Ron Howard's The Dilemma presents the viewer with one. Is it OK to laugh at what was plainly intended as a relationship comedy? Because the best scenes in this Vince Vaughn/Kevin James buddy picture, in which one buddy's wife is cheating on him and the other finds out, give us more to chew on than laugh about.
And that uncertainty — "Wait, is that supposed to be funny?" — makes for a surprising but unsatisfying experience.
Vaughn and James are partners in a Chicago auto-engineering business. Ronny (Vaughn) is the seller with a patter. Nick (James) is the tech guy. Their big idea: Give electric cars a rumble and shake, what Nick (James) calls "the visceral experience" of muscle cars.
Ronny? His pitch to Chrysler is to make electric cars less "gay."
Never miss a local story.
As Nick toils, trying to get the right sound and shake, Ronny is trying to get up the gumption to propose to sexy chef Beth (Jennifer Connelly).
As he scouts for the perfect place to propose, Ronny stumbles across Nick's wife, Geneva (Winona Ryder), making out with a rich, hunky younger man, played by Channing Tatum.
Thus the dilemma. To tell Nick, how to tell him, when to tell him that won't mess up their deadline with Chrysler. Or to confront Geneva. Or ask Beth for advice. What is the "Guy Code" in such situations?
"It's all about trust," Ronny frets. As he frets, he starts to lie. He has flashbacks, as director Howard feels the need to literally show the fib Ronny is shaping in his head. Funny.
But the lies and a cracked, veiled and funny anniversary-party toast make everybody wonder whether Ronny's little "problem" is back in his life, an element shoe-horned into this "issues"-oriented script.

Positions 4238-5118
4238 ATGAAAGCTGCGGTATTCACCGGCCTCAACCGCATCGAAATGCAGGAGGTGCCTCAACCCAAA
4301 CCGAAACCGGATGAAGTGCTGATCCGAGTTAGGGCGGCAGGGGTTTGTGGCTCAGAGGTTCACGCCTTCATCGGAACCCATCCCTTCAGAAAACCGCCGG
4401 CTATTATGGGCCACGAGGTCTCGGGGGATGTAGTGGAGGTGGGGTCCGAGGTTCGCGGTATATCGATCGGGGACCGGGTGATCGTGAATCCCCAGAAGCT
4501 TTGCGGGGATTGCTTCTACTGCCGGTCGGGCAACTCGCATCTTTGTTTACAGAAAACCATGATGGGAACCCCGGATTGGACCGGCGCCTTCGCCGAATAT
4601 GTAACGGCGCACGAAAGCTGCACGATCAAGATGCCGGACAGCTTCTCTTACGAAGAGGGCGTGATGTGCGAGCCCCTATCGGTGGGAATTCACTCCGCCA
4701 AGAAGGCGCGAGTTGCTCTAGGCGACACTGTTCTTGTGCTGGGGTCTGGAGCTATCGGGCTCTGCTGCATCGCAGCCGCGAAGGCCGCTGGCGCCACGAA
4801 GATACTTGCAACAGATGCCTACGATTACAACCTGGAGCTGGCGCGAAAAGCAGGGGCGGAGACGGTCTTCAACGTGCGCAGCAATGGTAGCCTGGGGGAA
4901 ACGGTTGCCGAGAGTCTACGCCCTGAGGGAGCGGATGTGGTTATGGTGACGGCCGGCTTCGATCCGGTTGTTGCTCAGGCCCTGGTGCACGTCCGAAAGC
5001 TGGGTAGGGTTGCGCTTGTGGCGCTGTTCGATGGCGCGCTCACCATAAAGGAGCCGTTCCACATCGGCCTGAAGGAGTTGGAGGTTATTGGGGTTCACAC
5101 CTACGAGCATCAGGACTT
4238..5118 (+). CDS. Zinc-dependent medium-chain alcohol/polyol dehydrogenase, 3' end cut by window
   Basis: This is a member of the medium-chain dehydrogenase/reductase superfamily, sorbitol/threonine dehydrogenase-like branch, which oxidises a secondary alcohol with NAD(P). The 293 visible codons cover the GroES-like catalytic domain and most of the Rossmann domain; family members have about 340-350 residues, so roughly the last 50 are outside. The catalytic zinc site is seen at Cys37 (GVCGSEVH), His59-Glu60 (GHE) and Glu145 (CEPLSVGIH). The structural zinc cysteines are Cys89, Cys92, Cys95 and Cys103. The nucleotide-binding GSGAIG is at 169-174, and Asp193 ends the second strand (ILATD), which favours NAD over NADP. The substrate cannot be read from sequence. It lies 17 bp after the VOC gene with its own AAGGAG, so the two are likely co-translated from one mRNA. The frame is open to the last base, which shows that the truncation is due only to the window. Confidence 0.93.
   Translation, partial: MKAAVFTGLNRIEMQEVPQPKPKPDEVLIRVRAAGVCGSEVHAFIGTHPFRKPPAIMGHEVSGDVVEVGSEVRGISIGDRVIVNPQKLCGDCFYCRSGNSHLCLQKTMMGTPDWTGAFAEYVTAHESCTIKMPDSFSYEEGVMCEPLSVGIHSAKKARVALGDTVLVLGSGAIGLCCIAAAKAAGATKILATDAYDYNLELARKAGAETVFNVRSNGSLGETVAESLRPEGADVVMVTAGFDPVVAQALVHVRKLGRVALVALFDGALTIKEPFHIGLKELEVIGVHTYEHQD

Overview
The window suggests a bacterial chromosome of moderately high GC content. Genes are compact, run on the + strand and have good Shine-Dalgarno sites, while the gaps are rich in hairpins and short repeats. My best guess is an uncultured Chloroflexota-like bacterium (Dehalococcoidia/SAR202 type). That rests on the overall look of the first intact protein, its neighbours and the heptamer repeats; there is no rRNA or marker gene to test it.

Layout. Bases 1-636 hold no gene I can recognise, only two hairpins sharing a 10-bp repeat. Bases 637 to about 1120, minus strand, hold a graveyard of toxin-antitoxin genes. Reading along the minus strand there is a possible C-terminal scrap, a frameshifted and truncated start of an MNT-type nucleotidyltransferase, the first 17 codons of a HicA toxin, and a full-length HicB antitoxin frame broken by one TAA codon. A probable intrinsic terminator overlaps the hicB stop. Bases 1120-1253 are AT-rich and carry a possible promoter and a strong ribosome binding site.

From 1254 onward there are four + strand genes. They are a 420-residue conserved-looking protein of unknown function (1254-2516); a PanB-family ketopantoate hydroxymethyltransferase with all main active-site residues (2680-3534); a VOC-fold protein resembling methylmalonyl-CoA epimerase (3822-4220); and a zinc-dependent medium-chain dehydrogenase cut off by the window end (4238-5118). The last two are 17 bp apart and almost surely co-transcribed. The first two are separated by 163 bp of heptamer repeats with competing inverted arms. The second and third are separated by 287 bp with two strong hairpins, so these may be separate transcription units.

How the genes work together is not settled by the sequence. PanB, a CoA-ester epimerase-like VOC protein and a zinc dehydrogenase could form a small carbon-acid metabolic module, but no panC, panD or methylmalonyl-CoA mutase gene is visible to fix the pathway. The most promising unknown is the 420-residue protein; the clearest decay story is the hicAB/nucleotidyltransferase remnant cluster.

Vaughn slows down his vintage Vince patter for this. He's still funny, but he's losing his fastball. So Queen Latifah comes in and broadly chews it up as a Chrysler exec who uses all manner of inappropriate sexual analogies in praising their car concept. Ronny spies on the cheating wife and gets into an epic tussle with tattooed, pill-popping freak Zip, given a manic hilarity by Tatum in the finest performance of his male-mannequin career.
James always tries too hard, but Vaughn picks his moments to turn it up and blow it out. Connelly brings a sensitive touch. But Ryder, giving her unfaithful wife more of an edge than the namby-pamby script calls for, reminds us, in a single funny-poignant scene, what she's capable of. She's so good, she left Howard with a real dilemma — how not to make this movie totally about her and how not to see everything from her point of view. The evidence from The Dilemma is that he never does work that.